We learned so much about online community building in 2020 - probably far more than some ever intended to learn. Fortunately, many leaders have paved the path to better digital communities before 2020 and have imparted lessons to us through this transformative year.
Not only were there endless webinars and podcasts on digital connection, but many new books also helped steward the necessary shift from IRL to digital communities and shallow connection to deeper relationships. As you know, the learning must continue even though the calendar year has changed. Luckily, there are a handful of brand new, 2020-published books to guide your journey.
Shasta Nelson’s book is a new go-to guide for those building employee communities and enterprise social networks. Shasta shares the three requirements of all friendships and how to make them happen effectively at work. She also makes a compelling business case for the importance of friendship at work. Any internal community manager can use that business case to convince the C-Suite of their employee community’s significance. We can all learn from how Shasta Nelson explains the value of friendship in clear, practical terms that everyone understands.
Through personal experience and extensive interviews with community builders and community members, Mia Birdsong weaves a narrative of our deep interdependence. She establishes a case for the necessity of the work we do in building communities. This book will bring you inspiration, motivation, and a deeper grounded meaning to the work you do each day.
3. Black Software: The Internet & Racial Justice, from the AfroNet to Black Lives Matter by Charlton D. McIlwain
In Black Software, Charlton McIlwain shares stories that otherwise may have been lost, to the detriment of those of us who build online community today. His book Black Software tells stories of Black leaders who shaped the internet as we know it today, including community builder Anita Brown, the co-founder of Black Geeks Online in the mid-90s and a mostly unsung hero of the online community world.
Through detailed histories of these creators and builders, Charlton demonstrates that justice-related community organizing online is nothing new. It sparked in the earliest days of the internet’s history by Black engineers, politicians, students, and business people, including Derrick Brown, Maxine Waters, and Ken Onwere. All our work ties back to this early history. This book can help ground your understanding of community work in a historical context.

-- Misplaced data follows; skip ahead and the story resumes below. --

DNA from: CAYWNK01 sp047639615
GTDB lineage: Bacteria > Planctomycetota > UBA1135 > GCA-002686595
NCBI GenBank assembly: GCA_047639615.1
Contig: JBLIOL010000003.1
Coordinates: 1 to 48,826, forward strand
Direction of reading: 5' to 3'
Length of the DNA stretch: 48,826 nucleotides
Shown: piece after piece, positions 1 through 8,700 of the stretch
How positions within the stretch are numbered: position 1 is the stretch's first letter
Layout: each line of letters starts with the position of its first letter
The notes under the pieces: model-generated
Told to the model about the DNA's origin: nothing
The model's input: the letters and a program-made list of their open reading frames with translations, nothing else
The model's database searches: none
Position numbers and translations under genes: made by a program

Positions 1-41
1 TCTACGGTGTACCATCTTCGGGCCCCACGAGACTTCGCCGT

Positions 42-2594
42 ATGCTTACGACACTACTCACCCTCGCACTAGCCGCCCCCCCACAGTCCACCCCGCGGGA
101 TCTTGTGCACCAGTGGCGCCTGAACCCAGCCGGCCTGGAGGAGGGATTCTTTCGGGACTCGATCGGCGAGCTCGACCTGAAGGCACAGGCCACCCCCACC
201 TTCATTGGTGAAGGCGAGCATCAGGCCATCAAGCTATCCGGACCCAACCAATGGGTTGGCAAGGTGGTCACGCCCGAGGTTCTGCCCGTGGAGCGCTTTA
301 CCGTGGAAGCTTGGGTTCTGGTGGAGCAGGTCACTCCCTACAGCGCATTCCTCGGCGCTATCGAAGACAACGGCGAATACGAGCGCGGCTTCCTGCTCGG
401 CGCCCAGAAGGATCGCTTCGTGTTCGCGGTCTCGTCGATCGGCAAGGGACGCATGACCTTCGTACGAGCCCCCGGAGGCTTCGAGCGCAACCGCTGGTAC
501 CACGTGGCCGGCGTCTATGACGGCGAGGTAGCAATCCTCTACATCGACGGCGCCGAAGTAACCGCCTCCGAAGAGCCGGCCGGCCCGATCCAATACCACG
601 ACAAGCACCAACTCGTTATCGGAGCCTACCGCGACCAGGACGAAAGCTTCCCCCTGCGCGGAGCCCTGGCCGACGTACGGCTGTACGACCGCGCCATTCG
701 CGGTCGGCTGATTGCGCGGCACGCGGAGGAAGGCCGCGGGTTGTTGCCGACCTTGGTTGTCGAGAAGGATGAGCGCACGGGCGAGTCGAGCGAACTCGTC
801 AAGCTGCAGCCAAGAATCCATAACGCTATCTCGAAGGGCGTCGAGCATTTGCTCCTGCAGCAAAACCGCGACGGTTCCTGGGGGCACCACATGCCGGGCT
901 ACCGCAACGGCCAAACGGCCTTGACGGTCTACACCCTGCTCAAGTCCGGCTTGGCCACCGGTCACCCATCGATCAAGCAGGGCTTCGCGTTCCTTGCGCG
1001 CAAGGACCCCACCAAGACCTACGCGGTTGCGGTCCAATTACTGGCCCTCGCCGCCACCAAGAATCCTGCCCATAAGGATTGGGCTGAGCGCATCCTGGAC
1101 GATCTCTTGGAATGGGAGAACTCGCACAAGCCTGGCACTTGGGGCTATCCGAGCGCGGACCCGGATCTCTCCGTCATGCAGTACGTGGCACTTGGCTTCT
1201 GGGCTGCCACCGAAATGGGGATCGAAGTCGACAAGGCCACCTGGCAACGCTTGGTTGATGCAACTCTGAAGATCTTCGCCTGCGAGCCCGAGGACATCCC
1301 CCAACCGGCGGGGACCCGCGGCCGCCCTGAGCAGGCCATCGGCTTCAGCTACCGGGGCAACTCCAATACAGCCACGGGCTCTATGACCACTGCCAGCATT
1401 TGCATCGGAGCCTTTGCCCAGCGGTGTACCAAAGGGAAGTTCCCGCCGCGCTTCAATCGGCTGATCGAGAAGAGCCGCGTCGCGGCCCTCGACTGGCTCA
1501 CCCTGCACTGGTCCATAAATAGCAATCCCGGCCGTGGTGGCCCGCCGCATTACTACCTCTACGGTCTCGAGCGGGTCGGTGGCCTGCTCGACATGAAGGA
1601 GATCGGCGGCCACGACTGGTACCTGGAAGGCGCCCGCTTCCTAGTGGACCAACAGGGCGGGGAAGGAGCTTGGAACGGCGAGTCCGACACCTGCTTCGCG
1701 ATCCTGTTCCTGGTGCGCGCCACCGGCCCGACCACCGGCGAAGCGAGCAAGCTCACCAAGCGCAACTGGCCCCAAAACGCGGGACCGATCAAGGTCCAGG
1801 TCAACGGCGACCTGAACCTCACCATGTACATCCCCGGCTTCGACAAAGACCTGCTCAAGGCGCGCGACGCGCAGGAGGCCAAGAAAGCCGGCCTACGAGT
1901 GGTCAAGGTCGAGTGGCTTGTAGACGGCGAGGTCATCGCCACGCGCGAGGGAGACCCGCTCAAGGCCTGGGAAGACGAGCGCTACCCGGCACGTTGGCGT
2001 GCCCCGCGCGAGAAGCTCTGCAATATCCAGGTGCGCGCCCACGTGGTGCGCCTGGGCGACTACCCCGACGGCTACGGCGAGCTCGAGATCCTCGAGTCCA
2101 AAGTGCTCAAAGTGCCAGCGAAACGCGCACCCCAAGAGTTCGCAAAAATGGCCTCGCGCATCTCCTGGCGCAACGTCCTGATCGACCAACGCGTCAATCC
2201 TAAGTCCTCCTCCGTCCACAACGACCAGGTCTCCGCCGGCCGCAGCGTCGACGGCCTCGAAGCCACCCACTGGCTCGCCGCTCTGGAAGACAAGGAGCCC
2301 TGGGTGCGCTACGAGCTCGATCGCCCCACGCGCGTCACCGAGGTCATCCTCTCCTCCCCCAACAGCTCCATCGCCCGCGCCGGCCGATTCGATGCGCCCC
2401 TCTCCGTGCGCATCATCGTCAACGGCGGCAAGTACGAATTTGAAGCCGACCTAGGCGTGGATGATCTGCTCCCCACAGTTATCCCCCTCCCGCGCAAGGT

Kat’s work bridges adult friendships with organizational culture, design, and social justice. Her book We Should Get Together was the first book I read in 2020, ordering it hot off the presses the day it was published. Thank goodness that was the case because her advice helped me apply community-building knowledge to my personal life right when it was most needed: I was able to strengthen existing friendships and create new ones that have helped sustain me digitally through the pandemic. The list of questions at the end of the book is also an incredible resource you can use to start conversations with your community members and friends. This book is a true gift to community builders.
On March 8, 2020, the day the World Health Organization declared COVID-19 a pandemic, I ordered the book Emergent Strategy from my local bookstore. I needed a book to bring solace and an approach to strategy that gave flexibility without flakiness or harm. Through that book and her ever-insightful Instagram account, adrienne maree brown’s work opened up a world of necessary new thinking for me in 2020.
In this new book, she addresses “cancel culture,” which impacts our community work whether we realize it or not. She gives us space and permission to sit in the dissonance required to hold people accountable for the harm they have perpetrated and embrace that harm’s victims with hope and healing. We Will Not Cancel Us is the kind of nuanced, complicated book we need to navigate the complex work of community moderation and leadership in 2021.
6. Building Brand Communities: How Organizations Succeed by Creating Belonging by Carrie Melissa Jones and Charles H. Vogl
Yes, I am recommending my own book. Yes, that might make me look like a self-involved jerk. Or narcissistic. Or a narcissistic, self-involved jerk. But, hey, at least I placed it at the end of the list!
I have included it because of my deep commitment to building online communities. Charles and I wrote this book for you. The book is for you if you’re an organizational leader wondering what community means or a seasoned community builder in need of a handy reference guide and teaching resource.
You can also feel free to use this as a book you can send along to your boss so they finally “get” what community means in their organization. Or as a doorstop. Your pick.
Now, may you find some downtime and mental space to read and apply everything you’ve learned. Onwards and upwards.